Articles, Blog

Flat Design Decreases User Efficiency (Kate Moran)

December 6, 2019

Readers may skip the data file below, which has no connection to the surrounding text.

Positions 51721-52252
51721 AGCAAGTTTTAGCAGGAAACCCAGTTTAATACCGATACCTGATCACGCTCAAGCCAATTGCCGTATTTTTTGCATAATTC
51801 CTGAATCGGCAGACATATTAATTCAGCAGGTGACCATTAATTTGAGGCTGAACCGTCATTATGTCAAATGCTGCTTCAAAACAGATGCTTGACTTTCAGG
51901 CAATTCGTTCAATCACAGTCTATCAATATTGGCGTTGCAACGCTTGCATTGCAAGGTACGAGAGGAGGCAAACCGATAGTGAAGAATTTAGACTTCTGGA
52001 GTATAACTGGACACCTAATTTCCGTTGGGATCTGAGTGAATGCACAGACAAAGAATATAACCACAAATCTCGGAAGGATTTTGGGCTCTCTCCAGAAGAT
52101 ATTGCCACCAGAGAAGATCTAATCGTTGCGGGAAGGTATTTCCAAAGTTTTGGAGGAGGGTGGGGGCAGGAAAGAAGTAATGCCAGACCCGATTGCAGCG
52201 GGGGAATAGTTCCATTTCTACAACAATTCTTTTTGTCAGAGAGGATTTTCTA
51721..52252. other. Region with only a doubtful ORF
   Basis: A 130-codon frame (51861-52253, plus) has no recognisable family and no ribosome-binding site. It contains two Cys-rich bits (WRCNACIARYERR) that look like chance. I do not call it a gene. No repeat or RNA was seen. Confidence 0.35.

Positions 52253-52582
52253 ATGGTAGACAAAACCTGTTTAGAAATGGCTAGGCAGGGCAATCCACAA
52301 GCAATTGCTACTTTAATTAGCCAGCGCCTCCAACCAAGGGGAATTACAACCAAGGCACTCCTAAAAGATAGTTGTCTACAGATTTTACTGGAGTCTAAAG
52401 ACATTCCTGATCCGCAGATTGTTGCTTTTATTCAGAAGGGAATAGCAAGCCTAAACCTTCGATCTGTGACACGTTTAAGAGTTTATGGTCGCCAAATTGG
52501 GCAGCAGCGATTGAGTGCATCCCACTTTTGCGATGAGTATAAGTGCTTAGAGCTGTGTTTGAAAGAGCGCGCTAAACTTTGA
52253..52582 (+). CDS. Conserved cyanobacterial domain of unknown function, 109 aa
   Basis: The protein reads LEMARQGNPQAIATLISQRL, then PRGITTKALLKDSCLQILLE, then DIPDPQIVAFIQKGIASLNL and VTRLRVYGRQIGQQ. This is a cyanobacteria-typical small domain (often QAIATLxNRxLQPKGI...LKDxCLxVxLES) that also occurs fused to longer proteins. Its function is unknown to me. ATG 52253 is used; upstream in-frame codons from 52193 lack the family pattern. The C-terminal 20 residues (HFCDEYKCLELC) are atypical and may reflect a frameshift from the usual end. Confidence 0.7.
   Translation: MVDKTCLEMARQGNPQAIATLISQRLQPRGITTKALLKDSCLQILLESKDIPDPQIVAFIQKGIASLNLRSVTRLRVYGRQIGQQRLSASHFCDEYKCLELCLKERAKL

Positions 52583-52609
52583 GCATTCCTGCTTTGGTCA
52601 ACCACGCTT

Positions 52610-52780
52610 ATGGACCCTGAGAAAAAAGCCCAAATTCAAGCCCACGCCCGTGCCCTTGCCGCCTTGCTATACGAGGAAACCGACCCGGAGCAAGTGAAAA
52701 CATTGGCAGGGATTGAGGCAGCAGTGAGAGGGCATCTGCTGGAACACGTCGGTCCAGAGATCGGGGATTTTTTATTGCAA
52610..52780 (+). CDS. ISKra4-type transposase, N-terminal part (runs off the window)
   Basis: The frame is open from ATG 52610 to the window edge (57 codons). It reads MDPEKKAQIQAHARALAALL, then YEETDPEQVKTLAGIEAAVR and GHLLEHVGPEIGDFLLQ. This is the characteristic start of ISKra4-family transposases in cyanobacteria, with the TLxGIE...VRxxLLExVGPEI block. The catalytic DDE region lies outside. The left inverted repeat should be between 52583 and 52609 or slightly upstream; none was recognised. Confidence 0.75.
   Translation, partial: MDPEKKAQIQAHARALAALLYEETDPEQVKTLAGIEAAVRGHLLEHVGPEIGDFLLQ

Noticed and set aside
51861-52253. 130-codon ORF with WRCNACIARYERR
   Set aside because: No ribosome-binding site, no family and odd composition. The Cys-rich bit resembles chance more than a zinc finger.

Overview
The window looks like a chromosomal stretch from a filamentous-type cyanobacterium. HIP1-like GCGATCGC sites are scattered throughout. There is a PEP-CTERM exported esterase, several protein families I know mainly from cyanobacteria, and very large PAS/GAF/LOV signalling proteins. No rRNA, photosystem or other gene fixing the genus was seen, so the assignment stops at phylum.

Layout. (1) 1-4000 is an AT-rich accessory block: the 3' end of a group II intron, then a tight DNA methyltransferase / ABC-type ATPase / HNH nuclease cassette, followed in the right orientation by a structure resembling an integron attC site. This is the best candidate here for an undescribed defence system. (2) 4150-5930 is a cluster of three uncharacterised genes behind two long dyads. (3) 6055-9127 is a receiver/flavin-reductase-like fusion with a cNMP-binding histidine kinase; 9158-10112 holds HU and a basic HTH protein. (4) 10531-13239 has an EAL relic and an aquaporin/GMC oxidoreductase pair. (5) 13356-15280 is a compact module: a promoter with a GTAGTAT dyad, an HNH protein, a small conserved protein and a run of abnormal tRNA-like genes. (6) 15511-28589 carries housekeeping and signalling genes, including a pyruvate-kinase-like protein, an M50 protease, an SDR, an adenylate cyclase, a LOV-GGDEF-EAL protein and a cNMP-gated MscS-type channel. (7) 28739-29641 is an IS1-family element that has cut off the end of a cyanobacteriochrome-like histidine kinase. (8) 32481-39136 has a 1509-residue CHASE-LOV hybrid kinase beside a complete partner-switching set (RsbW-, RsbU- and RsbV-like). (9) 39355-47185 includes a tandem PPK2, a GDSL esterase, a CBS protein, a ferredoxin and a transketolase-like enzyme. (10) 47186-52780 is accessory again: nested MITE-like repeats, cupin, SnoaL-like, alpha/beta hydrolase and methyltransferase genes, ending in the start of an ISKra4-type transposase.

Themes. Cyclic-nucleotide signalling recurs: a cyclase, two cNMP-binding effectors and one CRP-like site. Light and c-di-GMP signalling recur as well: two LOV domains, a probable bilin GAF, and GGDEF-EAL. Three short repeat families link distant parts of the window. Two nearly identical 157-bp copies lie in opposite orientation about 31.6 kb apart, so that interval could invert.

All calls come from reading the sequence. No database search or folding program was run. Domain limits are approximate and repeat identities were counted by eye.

Flat design became solidified as an aesthetic around 2012, and it was a little controversial at the time. Since then it’s become more popular: it’s moved from something that we used to only see in cutting-edge design spheres to the more mainstream web. In many ways that’s good, because flat interfaces are often also minimalist: very clean and uncluttered. But what can be bad about flat interfaces is that often in order to achieve that super-clean, super-flat design aesthetic, many designers will leave out important clues that tell people where they can click; where they can go in an interface. We refer to those clues as signifiers. So when those signifiers are left out altogether or when they are weakened or they’re less traditional or less noticeable or they’re less consistent with presentations of the same element on other sites, then you end up in a situation where users aren’t really sure what they can do in a web page. They are more reliant on things like placement: so maybe a user sees what’s meant to be a footer, and they think to themselves: “OK, I’ve seen groups of links at the bottom of the page before like this, so I think I can click these.” Or they’re reliant on label text: so maybe a user sees some text that looks like static text but it says ‘add to cart’, so they understand that they can click or tap it. Or maybe they’re relying on hover. We see this a lot now in testing especially when we’re testing flat UIs where users will move their mouse around the page to see if their cursor turns into a hand to see if something’s clickable, but that’s really a crutch, and of course it doesn’t transfer over to mobile. So now we see that people are guessing whether or not things are clickable and sometimes they get it right and it works OK. But sometimes they get it wrong, and then they get frustrated. So we’re seeing that this design trend is actually decreasing user efficiency. So what can you do as a designer? Just make sure you’re never sacrificing clarity in order to achieve an aesthetic. Making a website look attractive is extremely important but it has to be balanced with usability. And the surest way to know if something will be clear to your users is to actually test with them.

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